Atlanta Mayor Keisha Lance Bottoms recently got a text message calling her the N-word for refusing to reopen the city quickly amid the coronavirus, while high school students in Carrollton and Decatur have been reprimanded for posting racist videos on social media. Alyssa Pointer, a black photographer for The Atlanta Journal-Constitution, was detained by police at the protests this past week, despite showing her press credentials.
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“We are so focused on the flame that we miss the kindling,” said Carol Anderson, a professor of African American Studies at Emory University and author of “White Rage.”
The inequality in daily life “is quiet like carbon dioxide and it is killing you but it’s not like you smell it, you just start to get weak,” Anderson added. “Black folks have been having the conversation for so long.”
Atlanta ‘supposed to be our haven’
Clayton, the Atlanta protester, had a “Karen” moment while visiting her family at her father’s home in a Cleveland suburb. She says her father donned a hoodie to go outside to adjust Christmas lights after a holiday party when a white woman pulled halfway into the driveway and screamed, “Who are you? Do you live here?”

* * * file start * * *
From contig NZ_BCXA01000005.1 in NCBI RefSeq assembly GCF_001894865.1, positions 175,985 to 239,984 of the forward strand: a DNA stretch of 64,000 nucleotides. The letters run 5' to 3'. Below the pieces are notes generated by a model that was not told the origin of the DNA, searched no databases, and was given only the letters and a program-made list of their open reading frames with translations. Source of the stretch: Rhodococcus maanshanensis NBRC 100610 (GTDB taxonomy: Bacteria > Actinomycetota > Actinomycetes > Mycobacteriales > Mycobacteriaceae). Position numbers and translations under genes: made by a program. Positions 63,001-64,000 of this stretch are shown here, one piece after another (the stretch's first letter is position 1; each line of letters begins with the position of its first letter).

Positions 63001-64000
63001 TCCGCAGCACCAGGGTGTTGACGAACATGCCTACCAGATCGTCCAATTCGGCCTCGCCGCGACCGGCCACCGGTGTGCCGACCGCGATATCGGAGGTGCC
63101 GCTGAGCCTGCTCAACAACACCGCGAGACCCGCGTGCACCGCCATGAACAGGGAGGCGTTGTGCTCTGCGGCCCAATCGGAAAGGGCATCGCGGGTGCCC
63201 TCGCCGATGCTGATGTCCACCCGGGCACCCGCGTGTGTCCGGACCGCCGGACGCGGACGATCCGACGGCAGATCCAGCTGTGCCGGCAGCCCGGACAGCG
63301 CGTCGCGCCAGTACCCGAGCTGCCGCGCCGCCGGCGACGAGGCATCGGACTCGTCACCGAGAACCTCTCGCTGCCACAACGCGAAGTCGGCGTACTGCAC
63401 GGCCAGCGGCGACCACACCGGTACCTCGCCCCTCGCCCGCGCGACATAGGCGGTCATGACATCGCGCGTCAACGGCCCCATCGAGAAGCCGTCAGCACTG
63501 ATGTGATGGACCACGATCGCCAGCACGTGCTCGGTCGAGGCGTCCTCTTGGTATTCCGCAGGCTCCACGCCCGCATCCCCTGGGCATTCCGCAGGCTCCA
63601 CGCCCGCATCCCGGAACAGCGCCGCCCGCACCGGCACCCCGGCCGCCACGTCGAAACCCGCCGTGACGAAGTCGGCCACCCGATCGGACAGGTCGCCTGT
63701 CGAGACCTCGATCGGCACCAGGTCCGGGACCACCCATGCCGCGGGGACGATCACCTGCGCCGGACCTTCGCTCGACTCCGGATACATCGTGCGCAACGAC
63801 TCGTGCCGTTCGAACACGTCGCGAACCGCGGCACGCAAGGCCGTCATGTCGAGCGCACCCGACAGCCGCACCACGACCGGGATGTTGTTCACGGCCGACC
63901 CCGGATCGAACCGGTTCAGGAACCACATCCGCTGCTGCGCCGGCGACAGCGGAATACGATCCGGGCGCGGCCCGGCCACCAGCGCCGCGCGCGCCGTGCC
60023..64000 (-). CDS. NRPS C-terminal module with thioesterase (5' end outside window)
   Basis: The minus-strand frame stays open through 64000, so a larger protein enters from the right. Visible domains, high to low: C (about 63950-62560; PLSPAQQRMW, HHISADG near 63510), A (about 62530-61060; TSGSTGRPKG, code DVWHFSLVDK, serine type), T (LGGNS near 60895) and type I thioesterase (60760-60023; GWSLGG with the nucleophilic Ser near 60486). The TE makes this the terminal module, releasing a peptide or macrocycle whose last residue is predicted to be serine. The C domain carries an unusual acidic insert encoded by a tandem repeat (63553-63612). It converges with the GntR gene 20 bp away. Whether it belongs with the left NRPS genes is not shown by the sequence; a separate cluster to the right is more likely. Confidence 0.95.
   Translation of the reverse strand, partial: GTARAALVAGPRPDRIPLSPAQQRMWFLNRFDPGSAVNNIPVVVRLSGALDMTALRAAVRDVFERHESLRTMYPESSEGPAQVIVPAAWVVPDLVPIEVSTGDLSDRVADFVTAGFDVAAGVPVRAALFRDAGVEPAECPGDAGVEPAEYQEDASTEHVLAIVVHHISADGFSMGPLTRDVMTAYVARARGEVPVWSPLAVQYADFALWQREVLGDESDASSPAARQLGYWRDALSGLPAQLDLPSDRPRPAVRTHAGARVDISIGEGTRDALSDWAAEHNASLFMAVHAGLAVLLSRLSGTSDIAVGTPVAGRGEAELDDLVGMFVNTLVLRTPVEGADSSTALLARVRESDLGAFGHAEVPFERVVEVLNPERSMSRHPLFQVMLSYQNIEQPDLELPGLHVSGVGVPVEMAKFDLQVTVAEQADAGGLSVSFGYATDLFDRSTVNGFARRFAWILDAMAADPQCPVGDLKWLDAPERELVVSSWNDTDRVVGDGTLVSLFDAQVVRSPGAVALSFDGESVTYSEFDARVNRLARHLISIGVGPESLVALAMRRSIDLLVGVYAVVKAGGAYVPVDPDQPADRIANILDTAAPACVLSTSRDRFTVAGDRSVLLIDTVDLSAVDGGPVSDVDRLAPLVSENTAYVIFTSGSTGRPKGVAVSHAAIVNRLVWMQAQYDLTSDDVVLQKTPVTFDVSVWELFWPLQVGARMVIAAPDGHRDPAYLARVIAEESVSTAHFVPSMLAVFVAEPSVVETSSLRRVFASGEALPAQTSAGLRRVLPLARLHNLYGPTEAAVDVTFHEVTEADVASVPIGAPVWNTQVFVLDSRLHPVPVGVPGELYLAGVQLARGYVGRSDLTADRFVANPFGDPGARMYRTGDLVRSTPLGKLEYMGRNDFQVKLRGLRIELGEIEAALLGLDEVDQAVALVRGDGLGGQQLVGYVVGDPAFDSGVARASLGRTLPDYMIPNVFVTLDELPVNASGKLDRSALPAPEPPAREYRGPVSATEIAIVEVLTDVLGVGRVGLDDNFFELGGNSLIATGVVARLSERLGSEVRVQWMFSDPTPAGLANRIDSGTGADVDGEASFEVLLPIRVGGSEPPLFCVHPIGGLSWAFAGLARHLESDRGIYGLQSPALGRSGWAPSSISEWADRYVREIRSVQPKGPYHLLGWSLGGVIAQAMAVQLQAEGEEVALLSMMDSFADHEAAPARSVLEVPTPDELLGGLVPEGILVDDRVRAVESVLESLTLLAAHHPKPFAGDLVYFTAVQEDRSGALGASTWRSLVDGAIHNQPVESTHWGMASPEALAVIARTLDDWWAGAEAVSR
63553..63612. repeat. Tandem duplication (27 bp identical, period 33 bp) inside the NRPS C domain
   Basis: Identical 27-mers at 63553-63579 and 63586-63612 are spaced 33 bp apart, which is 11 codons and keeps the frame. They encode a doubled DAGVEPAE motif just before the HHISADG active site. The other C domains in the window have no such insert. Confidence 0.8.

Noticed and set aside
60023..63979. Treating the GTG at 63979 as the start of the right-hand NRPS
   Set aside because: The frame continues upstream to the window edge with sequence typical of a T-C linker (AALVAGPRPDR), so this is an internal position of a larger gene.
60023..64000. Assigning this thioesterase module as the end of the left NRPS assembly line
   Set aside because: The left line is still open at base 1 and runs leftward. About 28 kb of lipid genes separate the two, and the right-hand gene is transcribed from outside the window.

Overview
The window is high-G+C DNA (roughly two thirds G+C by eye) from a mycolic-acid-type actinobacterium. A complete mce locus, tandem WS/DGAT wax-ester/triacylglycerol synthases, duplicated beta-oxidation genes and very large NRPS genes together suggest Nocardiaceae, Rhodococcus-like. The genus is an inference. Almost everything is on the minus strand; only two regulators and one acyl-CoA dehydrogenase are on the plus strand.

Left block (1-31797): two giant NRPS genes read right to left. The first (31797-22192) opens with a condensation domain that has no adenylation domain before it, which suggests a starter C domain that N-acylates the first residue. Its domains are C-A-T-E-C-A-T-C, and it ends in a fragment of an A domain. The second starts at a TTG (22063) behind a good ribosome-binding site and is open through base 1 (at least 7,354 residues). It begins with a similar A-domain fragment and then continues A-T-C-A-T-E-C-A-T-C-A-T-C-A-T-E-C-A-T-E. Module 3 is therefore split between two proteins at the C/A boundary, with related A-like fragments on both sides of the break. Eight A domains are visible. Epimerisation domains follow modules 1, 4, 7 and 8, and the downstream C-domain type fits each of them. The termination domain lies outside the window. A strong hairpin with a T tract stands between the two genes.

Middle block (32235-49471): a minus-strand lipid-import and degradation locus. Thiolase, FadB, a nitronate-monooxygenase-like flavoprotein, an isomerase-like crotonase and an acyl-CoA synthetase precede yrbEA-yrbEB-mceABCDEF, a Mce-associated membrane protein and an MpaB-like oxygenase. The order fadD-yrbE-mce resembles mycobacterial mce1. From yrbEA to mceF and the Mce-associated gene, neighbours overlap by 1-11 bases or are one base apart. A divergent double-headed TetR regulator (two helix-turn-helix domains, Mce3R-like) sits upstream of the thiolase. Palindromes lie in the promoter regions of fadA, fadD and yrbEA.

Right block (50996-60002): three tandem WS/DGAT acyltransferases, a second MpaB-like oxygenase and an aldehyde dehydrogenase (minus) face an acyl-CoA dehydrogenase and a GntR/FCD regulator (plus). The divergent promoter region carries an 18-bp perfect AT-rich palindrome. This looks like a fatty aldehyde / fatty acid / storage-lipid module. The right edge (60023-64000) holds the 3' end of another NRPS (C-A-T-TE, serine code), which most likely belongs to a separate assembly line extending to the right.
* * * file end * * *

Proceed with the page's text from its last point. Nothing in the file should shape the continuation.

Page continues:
“The fear that I had as his daughter, my white counterparts cannot even conceptualize,” Clayton said.
“It is not acceptable today to be outwardly racist,” she said, but to think “that the microagressions that happen without video don’t have an effect on people every single day is just disingenuous.”
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Most of the protesters who have taken to the streets in Atlanta are young. But many older African Americans support the marches and understand the outrage. They too are tired, more than half a century after then-President Lyndon B. Johnson’s Kerner Commission examining the race riots of 1967 concluded the U.S. was “moving toward two societies, one black, one white—separate and unequal.”
The recent protests and violence must also be viewed in the context of the disproportionately high number of African American deaths from the ongoing COVID-19 pandemic and the larger story of generations of black people that have endured without meaningful change, dating back to slavery and Jim Crow, said Nilaja Green, an Atlanta-based trauma specialist.
“Yes, slavery has ended, but the prison industrial complex houses five times more African Americans than whites,” Green said. “Yes, we can legally attend the same schools and vie for the same jobs, but the net worth of an African American family today falls several tiers below that of their white counterparts. Yes, we elected a Black president in 2008 and re-elected him in 2012, followed quickly by one who sends ambiguous messages about his standing on racial tensions in this country.”